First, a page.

Exam #2: Basal Ganglia Flashcards Preview

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Flashcards in Exam #2: Basal Ganglia Deck (49):
1

What are the two general functions of the basal ganglia?

1) Inhibition of involuntary movements at rest
2) Starting & stopping voluntary movements

2

Specifically, what movements does the basal ganglia inhibit?

- Tremors
- Chorea
- Tics

3

Specifically, what voluntary movements does the basal ganglia facilitate?

- Initiating movement
- Maintaining normal speed of movement
- Stopping movement

4

What are the five major nuceli that compose the basal ganglia?

1) Caudate nucleus
2) Putamen
3) Globus Pallidus
4) Subthalamic Nucleus
5) Substantia nigra

5

What are the two components of the "Lentiform Nucleus?"

- Putamen
- Globus Pallidus

*Note that Lentiform= "Lens-shaped" i.e. appearance on cross-section

6

What are the components of the "Corpus Striatum?'

- Caudate Nucleus
- Putamen
- Globus Pallidus (or pallidum)

7

What is the striatum?

- Putamen
- Caudate nucleus

****vs. Corpus Striatum that contains that Globus Pallidus as well

8

What is the Pallidum?

This is another name for the Globus Pallidus

9

What white matter tract runs between the lentiform & caudate?

Internal capsule

10

Where is the caudate in reference to the lateral ventricle?

Inferior and lateral

11

What is the striatum? What are the three major inputs to the striatum?

- Putamen & caudate nucleus

1) Cortex
2) Thalamus
3) Substantia nigra

12

What are the corticostriate fibers?

Input fibers from cortex to the striatum

13

What are the thalamostriate fibers?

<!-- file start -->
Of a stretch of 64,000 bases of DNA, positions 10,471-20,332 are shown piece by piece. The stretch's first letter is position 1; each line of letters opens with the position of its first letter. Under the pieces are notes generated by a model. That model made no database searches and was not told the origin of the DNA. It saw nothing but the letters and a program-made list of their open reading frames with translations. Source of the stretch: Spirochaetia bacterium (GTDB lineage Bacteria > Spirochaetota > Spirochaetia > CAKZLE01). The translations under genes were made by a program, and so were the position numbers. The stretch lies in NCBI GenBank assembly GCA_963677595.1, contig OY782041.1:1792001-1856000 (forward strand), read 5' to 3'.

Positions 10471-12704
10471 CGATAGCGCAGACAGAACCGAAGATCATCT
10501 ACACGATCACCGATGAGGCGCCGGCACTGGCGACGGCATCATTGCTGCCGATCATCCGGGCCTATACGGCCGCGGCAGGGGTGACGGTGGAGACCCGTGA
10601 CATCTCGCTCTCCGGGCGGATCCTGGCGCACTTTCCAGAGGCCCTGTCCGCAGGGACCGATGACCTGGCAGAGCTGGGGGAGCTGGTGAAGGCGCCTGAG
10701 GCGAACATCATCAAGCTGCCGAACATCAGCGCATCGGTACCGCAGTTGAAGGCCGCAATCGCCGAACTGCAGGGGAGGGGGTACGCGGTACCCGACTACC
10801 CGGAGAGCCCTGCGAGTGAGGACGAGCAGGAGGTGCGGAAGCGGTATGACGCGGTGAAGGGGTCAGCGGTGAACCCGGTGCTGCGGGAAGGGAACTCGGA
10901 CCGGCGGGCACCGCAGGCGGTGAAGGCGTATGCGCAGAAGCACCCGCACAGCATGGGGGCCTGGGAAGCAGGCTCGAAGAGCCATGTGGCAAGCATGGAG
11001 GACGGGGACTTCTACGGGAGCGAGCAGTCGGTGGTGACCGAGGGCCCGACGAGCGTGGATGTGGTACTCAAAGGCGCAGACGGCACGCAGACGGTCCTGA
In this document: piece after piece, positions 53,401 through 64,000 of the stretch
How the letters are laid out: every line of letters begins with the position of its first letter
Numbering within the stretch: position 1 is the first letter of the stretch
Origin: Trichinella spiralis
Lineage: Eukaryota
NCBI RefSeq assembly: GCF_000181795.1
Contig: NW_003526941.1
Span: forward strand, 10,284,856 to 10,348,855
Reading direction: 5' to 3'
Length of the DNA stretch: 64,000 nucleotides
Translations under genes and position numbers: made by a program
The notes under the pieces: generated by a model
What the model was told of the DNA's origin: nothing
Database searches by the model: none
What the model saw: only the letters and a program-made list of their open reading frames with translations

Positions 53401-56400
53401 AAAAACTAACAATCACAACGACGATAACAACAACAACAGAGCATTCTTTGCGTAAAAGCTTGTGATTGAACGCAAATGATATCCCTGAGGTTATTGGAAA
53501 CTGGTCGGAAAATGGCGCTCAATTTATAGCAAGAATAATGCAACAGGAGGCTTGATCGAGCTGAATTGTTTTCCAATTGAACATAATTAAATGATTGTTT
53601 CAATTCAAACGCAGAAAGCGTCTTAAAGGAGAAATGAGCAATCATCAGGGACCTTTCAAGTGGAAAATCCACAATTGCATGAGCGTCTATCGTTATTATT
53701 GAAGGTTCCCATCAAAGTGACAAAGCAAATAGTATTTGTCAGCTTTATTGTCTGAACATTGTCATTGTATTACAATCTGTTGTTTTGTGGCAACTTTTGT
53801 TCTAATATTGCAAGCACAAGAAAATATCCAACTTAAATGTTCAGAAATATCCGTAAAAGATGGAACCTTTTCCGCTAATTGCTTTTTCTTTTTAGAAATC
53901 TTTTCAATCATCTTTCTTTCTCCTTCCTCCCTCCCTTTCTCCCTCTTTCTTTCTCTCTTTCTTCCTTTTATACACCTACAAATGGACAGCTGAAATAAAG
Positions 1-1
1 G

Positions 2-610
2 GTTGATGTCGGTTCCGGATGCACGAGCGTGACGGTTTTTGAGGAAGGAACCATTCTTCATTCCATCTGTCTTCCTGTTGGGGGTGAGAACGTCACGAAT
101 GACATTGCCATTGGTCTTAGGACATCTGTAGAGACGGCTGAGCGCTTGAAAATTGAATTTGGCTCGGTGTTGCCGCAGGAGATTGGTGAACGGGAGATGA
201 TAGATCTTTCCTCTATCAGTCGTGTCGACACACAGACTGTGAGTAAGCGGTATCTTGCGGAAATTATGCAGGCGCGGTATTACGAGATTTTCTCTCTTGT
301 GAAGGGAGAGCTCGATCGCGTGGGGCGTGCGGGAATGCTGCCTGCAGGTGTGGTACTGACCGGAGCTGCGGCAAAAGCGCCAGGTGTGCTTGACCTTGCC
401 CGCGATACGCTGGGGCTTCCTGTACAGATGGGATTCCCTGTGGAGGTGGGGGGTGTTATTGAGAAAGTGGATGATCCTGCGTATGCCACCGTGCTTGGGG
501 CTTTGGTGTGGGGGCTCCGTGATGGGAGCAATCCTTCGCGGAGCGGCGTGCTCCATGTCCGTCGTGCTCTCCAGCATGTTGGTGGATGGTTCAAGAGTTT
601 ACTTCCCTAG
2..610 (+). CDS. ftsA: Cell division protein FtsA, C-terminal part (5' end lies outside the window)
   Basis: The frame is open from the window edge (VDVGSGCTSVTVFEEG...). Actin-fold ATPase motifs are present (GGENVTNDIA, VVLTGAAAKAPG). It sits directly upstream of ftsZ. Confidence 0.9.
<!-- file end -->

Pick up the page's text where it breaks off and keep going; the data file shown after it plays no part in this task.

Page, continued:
Input fibers from the thalamus to the striatum

14

What are the nigrostriate fibers?

Input fibers from the SN to the striatum

15

What are the dopaminergic neurons from the SN primarily associated with behaviorly?

Movement

16

What does the loss of DA neurons in the SN result in, in PD?

Inability to INHIBIT unwanted movements

17

What is the two major outputs from the striatum?

Output from the Striatum is funneled to the:
1) GLOBUS PALLIDUS via striatopallidal fibers
2) SUBSTANTIA NIGRA via straitonigral fibers going to the SN

18

What are the two major inputs to the pallidum?

1) STRIATUM via the striatopallidal fibers
2) SUBTHALAMIC NUCLEUS via the subthalamaic fasiculus

19

What is the major output from the pallidum?

1) THALAMUS via pallidothalmic fibers
2) SUBTHALAMUS via pallidosubthalamic fibers i.e. the subthalamic fasiculus

20

What are the major divisions of the Pallidothalamic fibers? Where are they going?

1) LENTICULAR FASICULUS
2) ANSA LENTICULARIS

****BOTH are going to the THALAMUS

21

What nuclei are the Pallidothalamic fibers traveling to in the thalamus?

1) VENTRAL ANTERIOR nuclei of the THALAMUS
2) VENTRAL LATERAL nuclei of the THALAMUS

VA/VL--these are the motor nuclei of the thalamus

22

Draw the motor loop of the basal ganglia. What is the purpose of this loop?

Information relayed from basal ganglia to motor cortical areas

Cortex
- Supplementary motor cortex*
- Somatosensory cortex
- Primary motor cortex
- Premotor cortex

Striatum
Pallidum
Thalamus

23

Draw the association loop of the basal ganglia. What is the purpose of this loop?

Planning & direction of movement

Cortex
- Prefrontal cortex= decision making*